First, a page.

Controversial pick, but Kenny Omega. Thought the Okada trilogy was the best in-ring feud this year. The first two were indeed padded but featured some of the most amazing stretches of action I've ever seen in a wrestling match. The G-1 match took the best parts of the first two matches while condensing it to 25 minutes and telling a great story of Okada being unable to overcome the injury to his neck suffered earlier in the tournament. I also loved the trilogy with Ishii which hasn't gotten as much love as the Okada matches but were really spectacular in their own right (the Long Beach match in particular). The same criticisms thrown at the Okada matches can be thrown at these ones as well, but there were some truly incredible offensive sequences. He had a great run in the U.S. Heavyweight Championship Tournament, a very good run in the G-1, and a MOTYC with Naito.

 

I get that he's not the most fundamentally-sound guy and often relies on big flashy stuff to get a match over, but I can't think of a better big match wrestler in the world today. Not to mention he managed to elevate much less-good talent like Jay Lethal and Trent Barreta. A friend of mine once described him as a spiritual successor to Kenta Kobashi and I sort of agree. Sounds crazy I know, but hear me out. Offensive dynamo and great seller at times, but prone to excess and a flair for the over-dramatic.

 

My number 2 would be Kazuchika Okada.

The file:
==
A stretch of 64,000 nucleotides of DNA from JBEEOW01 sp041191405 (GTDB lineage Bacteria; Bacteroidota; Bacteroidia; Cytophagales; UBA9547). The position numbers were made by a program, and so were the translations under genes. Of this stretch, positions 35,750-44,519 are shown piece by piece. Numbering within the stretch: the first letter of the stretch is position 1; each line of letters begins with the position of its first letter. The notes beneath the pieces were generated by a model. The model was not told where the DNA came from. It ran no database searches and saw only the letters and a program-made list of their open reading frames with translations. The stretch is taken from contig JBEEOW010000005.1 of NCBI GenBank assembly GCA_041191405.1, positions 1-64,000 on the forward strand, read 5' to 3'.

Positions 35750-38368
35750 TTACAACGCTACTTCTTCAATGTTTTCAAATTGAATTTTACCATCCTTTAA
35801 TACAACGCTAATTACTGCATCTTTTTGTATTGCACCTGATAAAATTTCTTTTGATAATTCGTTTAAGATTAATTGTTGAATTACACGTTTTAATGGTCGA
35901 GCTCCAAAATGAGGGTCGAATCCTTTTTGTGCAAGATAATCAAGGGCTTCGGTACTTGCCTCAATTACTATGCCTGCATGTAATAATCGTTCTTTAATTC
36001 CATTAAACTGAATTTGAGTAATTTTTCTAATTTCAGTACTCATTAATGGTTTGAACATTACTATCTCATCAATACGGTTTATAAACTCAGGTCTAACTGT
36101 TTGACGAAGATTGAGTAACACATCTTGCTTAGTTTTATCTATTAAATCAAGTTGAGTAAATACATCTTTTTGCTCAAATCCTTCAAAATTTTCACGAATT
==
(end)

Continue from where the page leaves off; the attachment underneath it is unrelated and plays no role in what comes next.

#37 EricR

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Posted 18 December 2017 - 10:51 PM

I mostly dislike modern NJPW but ZSJ's two matches against Tanahashi and his Ishii match were excellent. 



#38 cheapshot

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Posted 19 December 2017 - 08:55 AM

1. Tetsuya Naito
2. WALTER
3. Zack Sabre Jr.
4. Roman Reigns
5. Kazuchika Okada
5. Kenny Omega
6. David Starr
8. Timothy Thatcher
9. Johnny Gargano
10. Braun Strowman


#39 El-P

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Posted 19 December 2017 - 09:07 AM

I haven't watch stuff regularly enough (except for taped-in-2016 LU and WWE PPVs), so I'll throw Braun Strowman in there. The big fucking monster killing people and looking like a freak, so cool that the audience would cheer him despite the booking, was the most compelling and fresh thing in WWE this year.



#40 superkix

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Posted 20 December 2017 - 08:32 AM

Probably Hideki Suzuki